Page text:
Walk a Mile in Her Shoes

“You can’t really understand another person’s experience until you’ve walked a mile in their shoes.”
Calling all men: put on a pair of high heels and join the White Ribbon Campaign to Walk A Mile in Her Shoes. On Thursday October 1, 2009 we’re all going to help end violence against women and girls, one man-sized step at time.


By the way, my fall term schedule

On the plus side: no classes on Thursdays or Fridays.

On the down side: Tuesdays are Brutal with a capital B. 9am to 8pm; breaks are few and far between.

u of t old school

How about you guys? What are your scheds like?

Holy Hipster!

I don’t really know what “hipster” means, so I did some research on Google Images. Along with some American Apparel undie ads and beer-bemused snapshots from Pabst parties (why do they wear sunglasses in dark rooms in the nighttime?), here were some of my favourites:

hipster google search 1

I confess that this doesn’t correspond perfectly to my mental image of the hipster. Perhaps it’s because it was supposed to represent the “Columbia hipster.” The Toronto hipsters must be a different breed… One that wears tighter pants.

hipster trap

Ahaha, I just found this incredibly funny. Although I didn’t learn very much.

Beirut was…


Some highlights included:

  • The band-wide towel-down in the middle of the show — after which Zach sang the next song (was it Elephant Gun?), ukelele in hand and towel draped over his head. Nun-style.
  • A heightened appreciation of The Gulag Orkestar and and The Akara. Live. Whoa.
  • So much love. I was in the third row, but a pretty big guy was in front of me. My Zach Condon view was not optimal. A couple of songs in, he realized I couldn’t see, so he stepped back, and let me stand in front of him. Second Row. Yes.
  • More love. Beirut shows have the power to solve racial conflict. A bunch of drunk latino girls got into a fight with a black guy because he was imitating their (admittedly annoying) screeching while the Dodos opened up the show. But in the end they all made up. (Yay Dodos!)
  • Even more love. AND SO MUCH ELBOW ROOM. Second row, and no one pressed up against you in a quasi-frottage manoeuvre? Priceless.

beirut july 9

(I didn’t bring my camera so this photo from the National Post concert review will have to suffice — they were the first ones to post. I was way closer.)

World Naked Bike Ride. wtf.

Today is delicious.

I was walking down Yonge Street this afternoon, just north of Bloor — and what did I see but a legion of naked men and women on bikes, smiling, laughing and jingling bells. A crowd had assembled at the corner of Yonge and Bloor to watch the bare bikers bell past them, and on up the street. Some had their cameras out, while others just gaped. A man standing beside me, somewhere in his late 50s, had a wide watermelon grin on his face.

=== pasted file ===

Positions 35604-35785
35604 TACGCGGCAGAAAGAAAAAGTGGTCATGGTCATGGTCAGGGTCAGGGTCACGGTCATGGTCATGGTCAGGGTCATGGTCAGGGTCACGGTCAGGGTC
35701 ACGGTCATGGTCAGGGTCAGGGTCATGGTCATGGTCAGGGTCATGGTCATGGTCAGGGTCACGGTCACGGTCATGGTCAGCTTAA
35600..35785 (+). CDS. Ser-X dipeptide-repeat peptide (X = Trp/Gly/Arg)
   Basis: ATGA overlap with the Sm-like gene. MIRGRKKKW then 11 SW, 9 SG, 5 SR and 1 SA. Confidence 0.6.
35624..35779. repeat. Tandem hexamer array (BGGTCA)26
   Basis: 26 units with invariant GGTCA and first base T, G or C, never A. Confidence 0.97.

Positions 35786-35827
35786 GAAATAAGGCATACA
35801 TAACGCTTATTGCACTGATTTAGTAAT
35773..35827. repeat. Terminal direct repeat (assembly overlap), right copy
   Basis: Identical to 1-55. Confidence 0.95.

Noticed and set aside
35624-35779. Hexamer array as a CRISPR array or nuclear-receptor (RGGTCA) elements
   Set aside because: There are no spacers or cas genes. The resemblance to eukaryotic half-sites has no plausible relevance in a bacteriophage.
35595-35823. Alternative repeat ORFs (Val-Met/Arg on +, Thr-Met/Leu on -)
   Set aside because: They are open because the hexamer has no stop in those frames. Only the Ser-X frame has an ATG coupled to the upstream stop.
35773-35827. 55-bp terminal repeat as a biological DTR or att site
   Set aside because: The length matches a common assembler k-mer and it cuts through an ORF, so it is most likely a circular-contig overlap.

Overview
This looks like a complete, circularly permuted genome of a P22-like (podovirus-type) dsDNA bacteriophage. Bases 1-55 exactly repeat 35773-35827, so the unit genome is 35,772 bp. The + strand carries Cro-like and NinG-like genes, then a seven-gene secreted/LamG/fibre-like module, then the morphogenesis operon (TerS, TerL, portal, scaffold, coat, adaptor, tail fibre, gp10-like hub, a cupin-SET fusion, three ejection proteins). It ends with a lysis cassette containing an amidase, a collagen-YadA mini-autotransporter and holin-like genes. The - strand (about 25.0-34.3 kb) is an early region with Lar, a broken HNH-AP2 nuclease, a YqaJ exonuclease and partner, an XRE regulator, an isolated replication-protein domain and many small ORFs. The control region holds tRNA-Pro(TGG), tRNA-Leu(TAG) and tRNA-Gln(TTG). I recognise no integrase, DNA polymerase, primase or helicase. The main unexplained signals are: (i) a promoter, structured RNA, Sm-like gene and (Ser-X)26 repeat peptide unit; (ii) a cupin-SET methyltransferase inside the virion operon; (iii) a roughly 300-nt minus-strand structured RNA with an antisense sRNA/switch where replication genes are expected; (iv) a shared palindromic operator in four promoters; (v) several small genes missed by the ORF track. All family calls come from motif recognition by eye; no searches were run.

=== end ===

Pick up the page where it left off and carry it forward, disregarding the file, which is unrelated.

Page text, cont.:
But once the initial shock subsided, the question remained: Why on earth was there a band of naked people on bikes rolling through the city? The answer: the World Naked Bike Ride.

Now, what is this World Naked Bike Ride, and why did it happen? According to the designated Wikipedia page, it’s a yearly event in cities around the world to “celebrate cycling and the human body.” As one rider shouted as he peddled his pink bottom up the street, “Burn fat, not gas!”

A worthy cause. An even worthier photo op.

world naked bike ride


The many meanings of “soma”, Part I

Upon performing a Google definition search of the word “soma” today, I was blown away by the turn-out. Believe it or not, these four simple letters cover everything from hallucinoges to a Strokes song (and a good one at that). But one of my favourite Soma references is perhaps the closest to home. Or more accurately, closest to work.

Yes, you’ve guessed it: Soma Chocolatemakers. Famous for their Spicy Mayan Hot Chocolate (on display as “Drink of the Gods”), this place is conveniently right down the street from my work this summer. I don’t know if that’s a good thing or a bad thing.

Gaargh chocolate.

soma omg

55 Mill Street
Toronto, ON M5A 3C4
(416) 815-7662

It’s hard out there for a hooker

In tough economic times, everyone suffers. Including workers in the sex trade.

According to a recent Toronto Star article, the recession is driving prices for prostitutes into the ground. Or sidewalk. The price for oral sex was $60 last fall, while now it’s wavering at $20, and going down. “Full service” has gone down from $150 to $80.

hard out there for a hooker

While some prostitutes were once able to make $600 a night, these days, they can barely scrape up $150. So what’s in store in the future of Toronto’s sex trade? How will sex workers manage to live on plummetting prices and increasing competition?

It’s a serious problem, with dire implications for the economic state of our city. According to York University professor of economics Perry Sadorsky, when the “vices” of smoking, drinking and sex are affected by an economic downturn, you know things are getting bad. “We are in the most serious depression since the 1930s. This shows the magnitude of the decline. It is deep and it is problematic.”

All I can say is… I smell a bailout!